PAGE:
Music educator honored

Alan Dropps has dedicated much of his life to teaching youth of all ages the fundamentals of music.

Dropps, now serving as the director of music education for CMS, has been an educator and administrator in Clovis for the past 28 years.

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Alan Dropps

Last week, he was selected Administrator of the Year by the New Mexico Music Educators Association and will be honored at an awards luncheon at the University of New Mexico in January.

 

Q: What can you tell us about the award?

A: Each year, the New Mexico Music Educators Association takes nominations from throughout the state for various awards.

The award is basically for an administrator who has shown good direction with instructional leadership in music, keeps music education at the forefront in the community, makes good use of finances, and they also look at the success of the different music programs in the district.

 

Q: What kinds of programs have you initiated that have led to the success of the CMS music department?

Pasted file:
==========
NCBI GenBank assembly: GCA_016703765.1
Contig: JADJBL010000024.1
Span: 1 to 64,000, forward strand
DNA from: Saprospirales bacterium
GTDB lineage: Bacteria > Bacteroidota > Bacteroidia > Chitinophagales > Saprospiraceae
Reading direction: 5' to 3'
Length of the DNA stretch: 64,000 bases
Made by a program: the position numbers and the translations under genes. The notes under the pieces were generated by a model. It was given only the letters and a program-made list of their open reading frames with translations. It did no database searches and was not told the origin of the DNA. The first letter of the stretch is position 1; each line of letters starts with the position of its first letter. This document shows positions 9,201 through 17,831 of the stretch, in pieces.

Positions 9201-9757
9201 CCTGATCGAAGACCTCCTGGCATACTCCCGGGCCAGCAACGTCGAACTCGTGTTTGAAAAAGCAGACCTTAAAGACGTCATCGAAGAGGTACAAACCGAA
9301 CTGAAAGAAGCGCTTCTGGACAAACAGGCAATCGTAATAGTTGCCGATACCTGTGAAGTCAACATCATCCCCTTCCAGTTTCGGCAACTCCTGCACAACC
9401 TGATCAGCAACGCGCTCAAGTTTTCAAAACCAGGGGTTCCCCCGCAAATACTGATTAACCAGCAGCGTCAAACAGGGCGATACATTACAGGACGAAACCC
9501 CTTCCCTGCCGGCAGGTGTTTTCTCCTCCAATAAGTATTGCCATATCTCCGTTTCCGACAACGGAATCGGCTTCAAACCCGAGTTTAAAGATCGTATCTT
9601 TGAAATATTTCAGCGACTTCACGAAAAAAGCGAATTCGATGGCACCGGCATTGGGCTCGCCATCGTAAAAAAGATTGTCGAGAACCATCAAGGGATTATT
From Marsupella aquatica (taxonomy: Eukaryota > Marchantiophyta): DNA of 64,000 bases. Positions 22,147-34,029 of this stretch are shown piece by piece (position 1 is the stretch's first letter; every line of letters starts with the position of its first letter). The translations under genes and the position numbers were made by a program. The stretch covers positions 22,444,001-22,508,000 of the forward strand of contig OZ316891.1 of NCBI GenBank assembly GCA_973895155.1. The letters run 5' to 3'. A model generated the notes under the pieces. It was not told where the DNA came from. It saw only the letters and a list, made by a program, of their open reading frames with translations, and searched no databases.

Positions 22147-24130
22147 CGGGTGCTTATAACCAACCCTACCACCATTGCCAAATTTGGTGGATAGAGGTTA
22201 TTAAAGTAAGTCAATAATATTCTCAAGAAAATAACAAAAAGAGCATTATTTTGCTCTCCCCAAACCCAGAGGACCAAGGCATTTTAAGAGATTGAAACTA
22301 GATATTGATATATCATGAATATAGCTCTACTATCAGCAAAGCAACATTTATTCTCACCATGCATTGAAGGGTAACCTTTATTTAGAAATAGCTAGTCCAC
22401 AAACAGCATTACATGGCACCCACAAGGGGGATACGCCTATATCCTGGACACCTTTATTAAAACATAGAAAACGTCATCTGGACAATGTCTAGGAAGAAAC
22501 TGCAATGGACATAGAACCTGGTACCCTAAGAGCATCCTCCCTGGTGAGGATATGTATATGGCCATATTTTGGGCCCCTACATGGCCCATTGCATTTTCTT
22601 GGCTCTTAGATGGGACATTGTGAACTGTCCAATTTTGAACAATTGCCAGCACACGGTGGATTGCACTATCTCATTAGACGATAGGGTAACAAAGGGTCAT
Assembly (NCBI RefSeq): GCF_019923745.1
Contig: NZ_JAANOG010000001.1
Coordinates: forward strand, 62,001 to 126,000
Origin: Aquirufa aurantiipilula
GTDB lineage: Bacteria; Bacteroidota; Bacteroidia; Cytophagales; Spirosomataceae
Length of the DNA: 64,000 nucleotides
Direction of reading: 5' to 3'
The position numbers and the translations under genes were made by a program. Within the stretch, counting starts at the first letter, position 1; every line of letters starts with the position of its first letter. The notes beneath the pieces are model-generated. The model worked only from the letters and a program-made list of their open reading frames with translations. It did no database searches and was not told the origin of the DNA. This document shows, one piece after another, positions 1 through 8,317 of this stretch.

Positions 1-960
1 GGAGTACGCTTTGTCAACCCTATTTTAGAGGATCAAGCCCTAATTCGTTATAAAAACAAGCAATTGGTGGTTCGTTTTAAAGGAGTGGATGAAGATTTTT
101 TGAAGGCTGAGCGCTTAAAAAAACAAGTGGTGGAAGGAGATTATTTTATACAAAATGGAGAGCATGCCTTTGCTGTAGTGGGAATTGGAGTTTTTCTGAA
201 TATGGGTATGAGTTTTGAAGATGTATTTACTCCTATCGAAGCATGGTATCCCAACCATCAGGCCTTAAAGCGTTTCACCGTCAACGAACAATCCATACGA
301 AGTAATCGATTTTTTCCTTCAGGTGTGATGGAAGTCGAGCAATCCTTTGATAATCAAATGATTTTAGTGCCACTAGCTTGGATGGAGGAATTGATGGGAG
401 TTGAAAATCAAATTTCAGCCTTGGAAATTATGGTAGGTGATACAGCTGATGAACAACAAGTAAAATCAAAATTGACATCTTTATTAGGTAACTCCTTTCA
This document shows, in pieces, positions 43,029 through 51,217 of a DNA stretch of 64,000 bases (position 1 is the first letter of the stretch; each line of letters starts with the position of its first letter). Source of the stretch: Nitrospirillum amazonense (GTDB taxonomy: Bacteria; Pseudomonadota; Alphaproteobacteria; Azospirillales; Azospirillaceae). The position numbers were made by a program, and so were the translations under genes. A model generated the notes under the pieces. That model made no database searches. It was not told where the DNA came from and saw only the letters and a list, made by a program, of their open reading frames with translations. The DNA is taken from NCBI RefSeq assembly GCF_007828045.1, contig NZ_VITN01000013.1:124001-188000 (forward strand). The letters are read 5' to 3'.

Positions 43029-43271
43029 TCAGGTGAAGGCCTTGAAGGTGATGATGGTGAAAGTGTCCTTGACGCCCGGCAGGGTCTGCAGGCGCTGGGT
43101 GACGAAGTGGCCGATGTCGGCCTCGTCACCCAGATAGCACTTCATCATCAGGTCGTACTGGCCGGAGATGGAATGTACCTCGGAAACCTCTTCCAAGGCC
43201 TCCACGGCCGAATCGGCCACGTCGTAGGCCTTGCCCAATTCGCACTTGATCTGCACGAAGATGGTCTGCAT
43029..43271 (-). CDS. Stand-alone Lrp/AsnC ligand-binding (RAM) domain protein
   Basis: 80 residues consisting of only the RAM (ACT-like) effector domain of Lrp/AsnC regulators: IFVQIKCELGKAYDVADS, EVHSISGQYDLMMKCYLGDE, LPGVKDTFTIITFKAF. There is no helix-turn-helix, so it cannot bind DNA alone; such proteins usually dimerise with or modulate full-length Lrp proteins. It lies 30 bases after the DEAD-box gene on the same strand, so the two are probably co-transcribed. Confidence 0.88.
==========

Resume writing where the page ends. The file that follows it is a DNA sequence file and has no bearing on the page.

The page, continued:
A: A lot of the programs were in place when I took over. My predecessors, Norvil Howell and Wayne Anderson, did a fantastic job of setting programs in place.

We’ve added a couple things. We’re doing things a little bit different, because systems change as time goes on. We’ve moved more to an electronic way of communicating with parents and students, and our band program has grown somewhat.

Really, there’s nothing earth shaking that I’ve put in, and it’s not really maintaining either. It’s just continuing to be a good steward of the programs that were put in place.

 

Q: Who is your greatest influence?

A: Professionally, my greatest influences were my high school choir director. His name was Ken Thompson. He was an Eastern grad; that’s the reason I went to Eastern.

Norvil Howell, Wayne Anderson, Jody Balch and Cindy Martin are the people who have had the biggest influence. And of course personally, my mother and father, and my wife Maryann, who I’ve been married to for 28 years.

 

Q: What’s currently playing on your iPod?

A: I have real eclectic stuff on my iPod. I really like a lot of the new folk-type music that’s out — Mumford and Sons, Of Monsters and Men, and the Lumineers a little bit. I’m also an old rock ‘n’ roll guy, so Rush is one of my favorite bands.

I grew up listening to AC/DC and Journey, and of course some classical stuff also.

 

Q: What do you see yourself doing next?

A: I don’t know, I really enjoy what I’m doing right now. I’m in my fifth year of doing this job. I love what I’m doing and I can’t see doing anything else.

 

— compiled by CNJ staff writer Emily Crowe